Out with the old
In some countries, at the end of the year people discard things that are old, ugly, broken, useless, out of fashion. In some cases they literally toss them out the window. So they can start the new year afresh, unburdened. It’s a tradition, a cleansing ritual.
This New Year’s Eve, let’s toss out a few catchy nonsensical economic concepts. They are old, ugly, broken, useless and should at long last be ruled out of fashion:
Escape velocity, and its companion stall speed. This is the hilariously absurd idea that an economy is like an airplane: unless it reaches a high enough speed, it will crash. (It will also crash if your cellphone is on, and you will only be able to use your laptop once the economy has reached a cruising altitude of about $35,000 of per capita income…).
In 2012, economists worried that the US economy was unable to reach ‘escape velocity’. GDP growth of 2% was ‘stall speed’; unless we could accelerate to 3–3 ½ %, a recession was imminent. They expressed the same concern in 2013; in 2014; in 2015; in 2016; …in 2017. And here we are: the economy has grown at a steady clip for the last seven years, averaging about 2%. No recession. The stock market has rocketed into the stratosphere. Economists are shocked. Shocked.
Let’s throw escape velocity and stall speed out the window and see if they fly.
Secular stagnation. Secular stagnation is a zombie theory believed dead in the 1930s but resurrected by Harvard’s Larry Summer in a 2013 speech. In a nutshell: people save too much and consume and invest too little; the economy stagnates. This is happening for structural reasons: demographics, inequality, accumulation of assets by central banks and sovereign wealth funds, tighter credit standards — it will not go away by itself. Central banks are powerless: excess savings are so large that you need deeply negative real interest rates to reduce them. The solution: governments should spend more and more, running up more debt to stimulate demand. (In case you are wondering, Larry Summers is still sticking to his guns on secular stagnation — though he seems less enthusiastic about the new US Administration’s plans to embrace his fiscal stimulus idea.)
Such a well-structured and elegantly articulated hypothesis, why throw it away? First, because the argument rests on global trends, and there is no global secular stagnation. Global growth averaged 3.5% between 1980 and 2007; in this recovery, 2010–17, it actually grew faster, at 3.8%. Advanced economies decelerated (from about 3% to about 2%) but emerging markets made up for it (from 4 ½ % to 5 ½ %), generating plenty of investment opportunities. Second, because some of the best post-crisis growth stories among advanced economies have come from countries that focused on reforms rather than on government spending (Spain, pre-Brexit Britain).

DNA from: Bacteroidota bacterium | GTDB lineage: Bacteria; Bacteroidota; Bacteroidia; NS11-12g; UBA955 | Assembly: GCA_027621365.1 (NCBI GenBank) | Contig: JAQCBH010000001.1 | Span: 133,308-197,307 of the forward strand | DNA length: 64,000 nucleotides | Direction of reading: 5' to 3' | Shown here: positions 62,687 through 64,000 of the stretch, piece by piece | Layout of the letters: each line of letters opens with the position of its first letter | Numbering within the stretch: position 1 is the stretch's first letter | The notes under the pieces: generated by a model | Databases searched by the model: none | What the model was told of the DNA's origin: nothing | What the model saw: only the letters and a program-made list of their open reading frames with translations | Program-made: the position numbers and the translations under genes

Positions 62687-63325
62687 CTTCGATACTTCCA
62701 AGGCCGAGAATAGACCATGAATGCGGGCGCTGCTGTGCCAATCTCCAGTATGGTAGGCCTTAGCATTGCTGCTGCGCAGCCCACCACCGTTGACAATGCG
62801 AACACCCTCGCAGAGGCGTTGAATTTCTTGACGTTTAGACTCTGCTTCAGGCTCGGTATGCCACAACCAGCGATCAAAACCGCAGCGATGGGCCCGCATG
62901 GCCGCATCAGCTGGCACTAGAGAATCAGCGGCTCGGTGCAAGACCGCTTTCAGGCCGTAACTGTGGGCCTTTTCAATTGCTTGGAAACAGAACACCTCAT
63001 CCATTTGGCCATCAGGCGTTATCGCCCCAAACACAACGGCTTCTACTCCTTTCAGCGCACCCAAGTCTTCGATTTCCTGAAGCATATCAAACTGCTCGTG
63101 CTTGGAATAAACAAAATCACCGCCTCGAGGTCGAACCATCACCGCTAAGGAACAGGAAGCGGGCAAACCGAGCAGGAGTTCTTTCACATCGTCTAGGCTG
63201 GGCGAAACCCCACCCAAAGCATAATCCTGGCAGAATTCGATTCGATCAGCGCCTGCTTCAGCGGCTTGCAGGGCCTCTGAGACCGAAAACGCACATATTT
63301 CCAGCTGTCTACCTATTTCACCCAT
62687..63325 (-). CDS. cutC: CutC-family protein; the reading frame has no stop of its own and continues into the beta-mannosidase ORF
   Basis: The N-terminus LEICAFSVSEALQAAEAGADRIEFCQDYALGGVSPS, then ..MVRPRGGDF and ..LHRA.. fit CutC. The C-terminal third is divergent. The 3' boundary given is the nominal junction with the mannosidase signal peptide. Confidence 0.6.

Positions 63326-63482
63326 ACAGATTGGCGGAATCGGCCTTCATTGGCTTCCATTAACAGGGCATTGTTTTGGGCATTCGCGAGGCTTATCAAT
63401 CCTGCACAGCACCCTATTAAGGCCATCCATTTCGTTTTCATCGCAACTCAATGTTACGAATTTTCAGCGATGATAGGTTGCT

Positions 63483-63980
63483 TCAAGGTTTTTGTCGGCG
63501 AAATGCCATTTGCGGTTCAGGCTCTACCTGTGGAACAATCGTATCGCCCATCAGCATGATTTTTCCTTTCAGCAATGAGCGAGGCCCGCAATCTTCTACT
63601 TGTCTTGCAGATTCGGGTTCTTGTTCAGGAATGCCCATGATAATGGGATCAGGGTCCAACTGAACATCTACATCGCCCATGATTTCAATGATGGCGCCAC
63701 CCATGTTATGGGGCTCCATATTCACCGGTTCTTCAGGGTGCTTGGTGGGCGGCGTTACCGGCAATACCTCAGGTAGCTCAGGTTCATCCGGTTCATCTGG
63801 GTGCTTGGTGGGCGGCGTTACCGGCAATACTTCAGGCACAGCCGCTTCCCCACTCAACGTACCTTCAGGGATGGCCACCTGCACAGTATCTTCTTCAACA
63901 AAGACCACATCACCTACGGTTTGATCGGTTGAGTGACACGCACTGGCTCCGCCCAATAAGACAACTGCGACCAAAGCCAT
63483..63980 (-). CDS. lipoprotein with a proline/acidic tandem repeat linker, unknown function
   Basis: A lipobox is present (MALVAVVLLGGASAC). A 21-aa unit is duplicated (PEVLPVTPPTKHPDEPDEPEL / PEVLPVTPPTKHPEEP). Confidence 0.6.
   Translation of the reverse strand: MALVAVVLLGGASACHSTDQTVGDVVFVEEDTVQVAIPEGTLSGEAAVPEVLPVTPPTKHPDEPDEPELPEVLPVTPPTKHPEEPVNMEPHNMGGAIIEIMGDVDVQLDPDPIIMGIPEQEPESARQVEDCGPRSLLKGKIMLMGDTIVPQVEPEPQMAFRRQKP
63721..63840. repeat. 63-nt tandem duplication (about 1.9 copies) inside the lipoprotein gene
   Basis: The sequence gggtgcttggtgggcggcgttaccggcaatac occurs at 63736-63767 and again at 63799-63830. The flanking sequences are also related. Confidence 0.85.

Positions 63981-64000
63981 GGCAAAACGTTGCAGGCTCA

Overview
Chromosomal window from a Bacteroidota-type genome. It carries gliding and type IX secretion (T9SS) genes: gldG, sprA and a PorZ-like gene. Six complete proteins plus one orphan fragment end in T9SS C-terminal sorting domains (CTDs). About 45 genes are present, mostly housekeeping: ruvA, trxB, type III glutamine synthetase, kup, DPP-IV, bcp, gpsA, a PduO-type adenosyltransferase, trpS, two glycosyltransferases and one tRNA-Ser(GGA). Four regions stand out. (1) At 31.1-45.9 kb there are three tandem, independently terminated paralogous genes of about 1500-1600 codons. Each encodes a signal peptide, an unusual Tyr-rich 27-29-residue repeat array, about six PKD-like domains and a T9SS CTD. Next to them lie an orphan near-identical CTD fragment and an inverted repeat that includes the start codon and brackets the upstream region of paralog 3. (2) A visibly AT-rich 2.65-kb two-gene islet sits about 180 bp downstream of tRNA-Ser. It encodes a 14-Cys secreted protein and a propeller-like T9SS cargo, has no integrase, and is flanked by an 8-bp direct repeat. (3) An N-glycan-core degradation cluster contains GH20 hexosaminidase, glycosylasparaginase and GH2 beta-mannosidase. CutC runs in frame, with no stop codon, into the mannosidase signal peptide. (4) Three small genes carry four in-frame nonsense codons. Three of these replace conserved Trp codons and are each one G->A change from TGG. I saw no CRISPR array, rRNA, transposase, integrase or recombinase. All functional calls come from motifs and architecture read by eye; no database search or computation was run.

Boosting government spending is the easy answer, not the right answer. Let’s toss it out.
New normal. If Secular Stagnation is a zombie, the New Normal is a goblin: it comes in many guises. The best-known version, put forward in 2009 by fund manager Bill Gross, argues that interest rates will forever be low, because economies will grow at a slower pace, people will save more and consume less, companies will make less profits, governments will regulate more. Since ‘New Normal’ is beautifully generic, it has surfaced in different guises; whatever your question, the answer can be ‘this is the New Normal, it will be like this for as far as the eye can see’.
The New Normal should go the way of Secular Stagnation, for many of the same reasons: the world economy grows at a robust pace, profits have risen, and some governments are deregulating (The US, and even France!).
We should toss them both out for the same reason we tossed out “The Great Moderation” at the end of 2007: ‘this time’ is never different.
UBI. Universal Basic Income. Because robots and Artificial Intelligence (AI) are about to take all the jobs, yielding infinite productivity (high output with zero labor input), every citizen should be provided with a basic income that allows her/him to pursue their dreams and ambitions, or play videogames. Otherwise we face an imminent dystopia of mass unemployment and civil unrest.
The reality is (1) employment is higher than ever — we all slave away with pitifully low productivity while the AI overlords play chess and Go; (2) we don’t have the money to fund UBI — no country does; (3) we will have even less money if we pay people not to work.
Discussing UBI today is like agonizing on how we will handle waste disposal as our Mars colony grows beyond one billion people. At some point it might become a relevant concern; for now, we have more urgent priorities.
You will hear that experiments of UBI have already proved successful. But in all these experiments the income is either targeted to a small section of the population (hence not ‘universal’) or so low that the recipients still need to work (hence not ‘basic’). Universal basic income is where you give every single person in the country the ‘cruising altitude’ $35,000. Show me an example — and get me a passport…
On December 31st, toss them all out. You will feel a lot better, you will think a lot clearer. Out with the old! Happy Holidays!